FHA Programs

NAR is a strong supporter of the single- and multi-family programs administered by the Federal Housing Administration (FHA). The FHA single-family mortgage program has played an important and vital role in the mortgage marketplace. The FHA program has a public purpose obligation to provide mortgage insurance to American families who choose FHA to meet their homeownership needs. Increasing the capacity of FHA will insure it is a viable product for homebuyers and expands the pool of available safe and affordable loan products.

FHA's single family mortgage insurance program was created in 1934 to provide access to safe, affordable mortgage financing for American families. FHA does not lend money to homeowners. Instead, FHA insures qualified loans made by private lending institutions. Since 1934 FHA has made the dream of homeownership a reality for millions of American families.

During the economic recession and housing downturn, FHA has been one of the only sources of mortgage finance available, and they have weathered the storm well. While banks, lending institutions and private mortgage insurers went bankrupt or collapsed, FHA has been there. During the worst economic crisis of our time, FHA provided access to homeownership to more than 2.8 million first time homebuyers in the last four years.

Today, FHA continues to provide insurance and pay claims. A serves as a source of credit for millions of Americans who are underserved by the private market.

More Information:

Political Advocacy

Current Legislation/Regulation

None at this time.


In-Depth

Find NAR's letters, testimonies, bill updates, and more on the NAR Federal Issues Tracker


Legislative Contact(s):

Megan Booth
mbooth@realtors.org
202-383-1222

Joe Harris
jharris@realtors.org
202-383-1226

Regulatory Contact(s):

Sehar Siddiqi
ssiddiqi@realtors.org
202-383-1176

What is the fundamental issue?

The financial health of the Federal Housing Administration (FHA) Mutual Mortgage Insurance fund (MMI) continues to strengthen.  FHA has made efforts to tighten credit standards, improve loss mitigation and eliminate programs such as the Seller Funded Downpayment Assistance Program.  As a result, FHA is seeing higher quality books of business and improved delinquency and recovery rates.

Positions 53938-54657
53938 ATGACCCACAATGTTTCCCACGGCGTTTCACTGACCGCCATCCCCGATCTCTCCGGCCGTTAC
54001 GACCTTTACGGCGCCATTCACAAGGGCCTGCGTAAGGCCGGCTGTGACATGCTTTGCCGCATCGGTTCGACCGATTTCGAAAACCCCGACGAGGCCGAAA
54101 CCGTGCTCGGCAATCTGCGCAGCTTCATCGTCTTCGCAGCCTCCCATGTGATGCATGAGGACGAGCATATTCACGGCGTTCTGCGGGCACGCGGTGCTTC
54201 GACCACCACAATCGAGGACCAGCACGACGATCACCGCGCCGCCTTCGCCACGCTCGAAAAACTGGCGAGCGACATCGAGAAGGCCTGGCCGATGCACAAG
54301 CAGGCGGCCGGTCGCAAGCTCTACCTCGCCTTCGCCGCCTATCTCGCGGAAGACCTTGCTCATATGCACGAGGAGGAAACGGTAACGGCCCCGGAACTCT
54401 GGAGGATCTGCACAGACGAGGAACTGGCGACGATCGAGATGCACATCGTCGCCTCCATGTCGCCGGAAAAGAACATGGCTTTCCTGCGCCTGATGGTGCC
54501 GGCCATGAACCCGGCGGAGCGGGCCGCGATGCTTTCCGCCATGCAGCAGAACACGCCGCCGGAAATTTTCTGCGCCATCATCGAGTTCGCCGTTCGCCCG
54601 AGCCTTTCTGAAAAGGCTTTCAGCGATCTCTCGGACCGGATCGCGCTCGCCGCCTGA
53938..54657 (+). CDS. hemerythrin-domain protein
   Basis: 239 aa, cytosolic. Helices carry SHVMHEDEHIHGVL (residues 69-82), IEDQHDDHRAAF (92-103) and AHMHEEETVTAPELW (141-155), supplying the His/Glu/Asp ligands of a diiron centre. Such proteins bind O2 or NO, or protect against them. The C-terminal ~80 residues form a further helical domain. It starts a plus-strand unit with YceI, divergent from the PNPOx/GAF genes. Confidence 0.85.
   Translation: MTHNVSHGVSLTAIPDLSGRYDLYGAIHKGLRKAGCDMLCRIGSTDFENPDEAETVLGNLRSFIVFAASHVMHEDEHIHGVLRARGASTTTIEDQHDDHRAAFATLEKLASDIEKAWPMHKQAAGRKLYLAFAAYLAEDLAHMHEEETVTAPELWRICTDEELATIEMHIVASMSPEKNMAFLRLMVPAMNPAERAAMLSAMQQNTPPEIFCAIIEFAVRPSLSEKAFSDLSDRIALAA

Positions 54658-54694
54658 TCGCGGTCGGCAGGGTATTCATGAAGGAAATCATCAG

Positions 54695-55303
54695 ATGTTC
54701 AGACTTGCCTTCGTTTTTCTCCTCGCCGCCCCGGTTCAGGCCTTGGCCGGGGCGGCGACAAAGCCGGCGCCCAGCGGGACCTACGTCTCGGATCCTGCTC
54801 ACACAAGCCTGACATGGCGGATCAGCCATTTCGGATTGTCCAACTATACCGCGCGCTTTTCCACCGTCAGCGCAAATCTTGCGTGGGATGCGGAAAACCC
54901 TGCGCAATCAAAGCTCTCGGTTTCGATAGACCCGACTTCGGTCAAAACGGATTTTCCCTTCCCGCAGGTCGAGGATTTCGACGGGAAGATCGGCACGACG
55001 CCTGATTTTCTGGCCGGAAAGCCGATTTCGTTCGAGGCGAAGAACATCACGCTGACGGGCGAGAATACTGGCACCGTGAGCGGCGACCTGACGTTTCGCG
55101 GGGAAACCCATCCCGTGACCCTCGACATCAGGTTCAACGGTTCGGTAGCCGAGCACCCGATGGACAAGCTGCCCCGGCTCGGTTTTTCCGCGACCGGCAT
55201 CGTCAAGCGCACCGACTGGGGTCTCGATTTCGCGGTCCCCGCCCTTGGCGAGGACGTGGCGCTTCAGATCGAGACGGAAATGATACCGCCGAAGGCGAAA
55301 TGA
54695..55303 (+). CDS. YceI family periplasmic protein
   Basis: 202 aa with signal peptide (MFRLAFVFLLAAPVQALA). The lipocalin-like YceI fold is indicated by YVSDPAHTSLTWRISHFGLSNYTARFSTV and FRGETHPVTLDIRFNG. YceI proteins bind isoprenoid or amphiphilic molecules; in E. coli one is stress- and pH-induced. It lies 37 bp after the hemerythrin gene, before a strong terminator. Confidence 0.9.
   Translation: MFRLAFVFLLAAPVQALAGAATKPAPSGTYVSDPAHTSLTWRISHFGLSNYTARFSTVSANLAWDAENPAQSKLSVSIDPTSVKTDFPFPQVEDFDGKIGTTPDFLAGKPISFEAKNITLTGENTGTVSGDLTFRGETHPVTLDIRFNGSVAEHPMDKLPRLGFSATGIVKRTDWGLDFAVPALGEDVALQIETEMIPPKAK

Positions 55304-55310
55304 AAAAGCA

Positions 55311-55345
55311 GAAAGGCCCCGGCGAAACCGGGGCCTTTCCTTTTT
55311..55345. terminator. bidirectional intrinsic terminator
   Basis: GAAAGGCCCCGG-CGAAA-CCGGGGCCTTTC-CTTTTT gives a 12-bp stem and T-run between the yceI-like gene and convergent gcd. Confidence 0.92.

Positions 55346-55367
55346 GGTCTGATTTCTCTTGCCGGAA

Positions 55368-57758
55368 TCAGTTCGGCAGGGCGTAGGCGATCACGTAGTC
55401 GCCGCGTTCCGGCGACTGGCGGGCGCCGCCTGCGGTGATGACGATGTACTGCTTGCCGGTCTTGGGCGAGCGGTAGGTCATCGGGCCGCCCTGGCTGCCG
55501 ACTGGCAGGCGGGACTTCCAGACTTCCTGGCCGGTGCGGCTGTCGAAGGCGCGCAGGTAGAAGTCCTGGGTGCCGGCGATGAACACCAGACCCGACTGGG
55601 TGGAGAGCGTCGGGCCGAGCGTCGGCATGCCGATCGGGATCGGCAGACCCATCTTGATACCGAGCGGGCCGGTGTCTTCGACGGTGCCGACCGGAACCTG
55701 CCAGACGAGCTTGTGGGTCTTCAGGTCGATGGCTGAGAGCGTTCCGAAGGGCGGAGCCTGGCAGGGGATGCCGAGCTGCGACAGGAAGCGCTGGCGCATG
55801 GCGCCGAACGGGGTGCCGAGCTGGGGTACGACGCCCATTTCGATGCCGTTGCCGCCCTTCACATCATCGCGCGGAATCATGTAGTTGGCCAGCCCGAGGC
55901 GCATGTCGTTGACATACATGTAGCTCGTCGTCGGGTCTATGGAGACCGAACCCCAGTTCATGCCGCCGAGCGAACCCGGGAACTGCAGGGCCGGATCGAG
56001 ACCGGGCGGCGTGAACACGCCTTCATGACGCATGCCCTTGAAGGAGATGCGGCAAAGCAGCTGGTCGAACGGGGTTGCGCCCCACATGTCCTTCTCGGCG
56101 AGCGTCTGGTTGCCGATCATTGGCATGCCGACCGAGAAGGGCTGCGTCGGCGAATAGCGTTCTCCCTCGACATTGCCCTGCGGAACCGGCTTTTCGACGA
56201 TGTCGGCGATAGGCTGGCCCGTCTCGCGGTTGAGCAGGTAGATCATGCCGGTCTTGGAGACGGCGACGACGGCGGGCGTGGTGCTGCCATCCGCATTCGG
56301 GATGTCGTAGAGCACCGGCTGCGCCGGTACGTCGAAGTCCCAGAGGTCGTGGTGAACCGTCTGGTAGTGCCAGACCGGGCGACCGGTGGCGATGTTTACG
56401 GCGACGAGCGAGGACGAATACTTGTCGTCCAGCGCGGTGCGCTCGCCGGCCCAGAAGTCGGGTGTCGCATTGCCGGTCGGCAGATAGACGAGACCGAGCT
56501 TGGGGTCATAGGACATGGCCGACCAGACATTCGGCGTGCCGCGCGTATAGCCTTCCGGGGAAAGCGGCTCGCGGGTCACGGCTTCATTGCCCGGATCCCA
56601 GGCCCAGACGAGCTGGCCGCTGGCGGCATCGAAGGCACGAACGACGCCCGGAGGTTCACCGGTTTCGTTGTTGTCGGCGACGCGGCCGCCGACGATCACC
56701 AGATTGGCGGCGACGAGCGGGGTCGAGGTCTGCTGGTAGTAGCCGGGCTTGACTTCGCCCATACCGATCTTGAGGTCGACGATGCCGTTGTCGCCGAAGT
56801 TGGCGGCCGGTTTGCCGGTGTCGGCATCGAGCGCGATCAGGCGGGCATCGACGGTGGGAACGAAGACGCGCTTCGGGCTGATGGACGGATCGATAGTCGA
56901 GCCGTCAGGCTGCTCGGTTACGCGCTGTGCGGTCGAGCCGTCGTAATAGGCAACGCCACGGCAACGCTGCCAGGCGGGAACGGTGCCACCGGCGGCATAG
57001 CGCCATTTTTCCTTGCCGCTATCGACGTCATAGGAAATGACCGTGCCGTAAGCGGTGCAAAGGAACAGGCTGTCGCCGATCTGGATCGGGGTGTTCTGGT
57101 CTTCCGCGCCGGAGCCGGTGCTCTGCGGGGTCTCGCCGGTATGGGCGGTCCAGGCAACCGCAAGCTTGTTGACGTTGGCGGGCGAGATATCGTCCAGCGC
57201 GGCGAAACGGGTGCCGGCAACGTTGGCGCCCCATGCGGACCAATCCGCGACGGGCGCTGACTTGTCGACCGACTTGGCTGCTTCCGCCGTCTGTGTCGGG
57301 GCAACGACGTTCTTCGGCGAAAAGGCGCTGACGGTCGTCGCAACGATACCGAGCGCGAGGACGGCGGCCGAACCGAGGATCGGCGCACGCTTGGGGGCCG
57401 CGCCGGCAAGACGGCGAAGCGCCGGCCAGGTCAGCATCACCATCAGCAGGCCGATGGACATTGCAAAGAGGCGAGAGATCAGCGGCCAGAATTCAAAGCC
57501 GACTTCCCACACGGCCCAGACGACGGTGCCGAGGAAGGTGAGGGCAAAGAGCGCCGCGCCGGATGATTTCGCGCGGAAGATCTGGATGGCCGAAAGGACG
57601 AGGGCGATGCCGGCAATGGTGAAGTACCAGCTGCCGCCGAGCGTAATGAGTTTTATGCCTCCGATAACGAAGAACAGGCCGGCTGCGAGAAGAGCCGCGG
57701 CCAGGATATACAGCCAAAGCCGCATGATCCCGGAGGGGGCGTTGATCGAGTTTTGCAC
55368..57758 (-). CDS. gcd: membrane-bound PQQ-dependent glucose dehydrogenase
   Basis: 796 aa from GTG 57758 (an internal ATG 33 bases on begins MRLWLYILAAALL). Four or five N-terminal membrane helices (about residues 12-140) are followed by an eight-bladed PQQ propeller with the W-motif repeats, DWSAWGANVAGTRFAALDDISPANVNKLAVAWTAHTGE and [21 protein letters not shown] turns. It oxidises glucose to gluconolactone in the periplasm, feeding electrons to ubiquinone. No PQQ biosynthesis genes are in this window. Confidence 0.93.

The FY 2016 Actuarial Review of the MMI fund shows that it once again exceeded the congressionally required 2 percent capital reserve ratio, reaching 2.32 percent with the forward portfolio at 3.28 percent. The MMI fund gained $3.8 billion since FY 2015.  Its economic net worth has improved by $43.9 billion since FY 2012.

I am a real estate professional. What does this mean for my business?

With the collapse of the private mortgage market, the importance of the Federal Housing Administration (FHA) has never been more apparent. FHA needs to serve its role to fill the gap and make mortgage insurance available to qualified homebuyers in all economic times.

NAR Policy:

NAR is a strong supporter of the single- and multi-family programs administered by the Federal Housing Administration (FHA). FHA is critical to our nation’s housing and economic recovery, and care must be taken to not hamper FHA’s ability to facilitate safe, affordable mortgage financing to American families.

During the Great Recession, FHA-insured financing was often the only product available.  Moody’s analytics has reported that without FHA,  housing prices would have dropped an additional 25 percent, and American families would have lost more than $3 trillion in home wealth.

Legislative/Regulatory Status/Outlook

FHA remains financially viable and a critical part of our nation’s economic recovery.  Efforts must be taken to ensure FHA’s ability to facilitate safe, affordable mortgage financing to American families.

NAR continues to call for an elimination in the lifetime mortgage insurance premium and a reduction of the mortgage premiums. FHA’s current policy to maintain lifetime annual mortgage insurance premiums for loans with over 90 percent LTV at origination penalizes any homebuyer without the means to put down a larger down payment. This goes against the core of FHA’s mission, to provide fair homeownership opportunities to worthy borrowers who are overlooked by conventional lenders. FHA should eliminate this requirement.  When FHA reduced the premiums in 2015, FHA added 75,000 borrowers with credit scores below 680 and the MMIF reached beyond the required 2.0 percent capital reserve ratio.  We believe the health of the FHA fund is such that a further reduction is warranted.

As of January 1, 2017, the FHA loan limits have been raised slightly.  In low-cost areas, the limit will now be $275,665 and the high cost limit is $636,150. To find your local median, visit: https://entp.hud.gov/idapp/html/hicostlook.cfm.

NAR Committee:

Federal Financing and Housing Policy Committee

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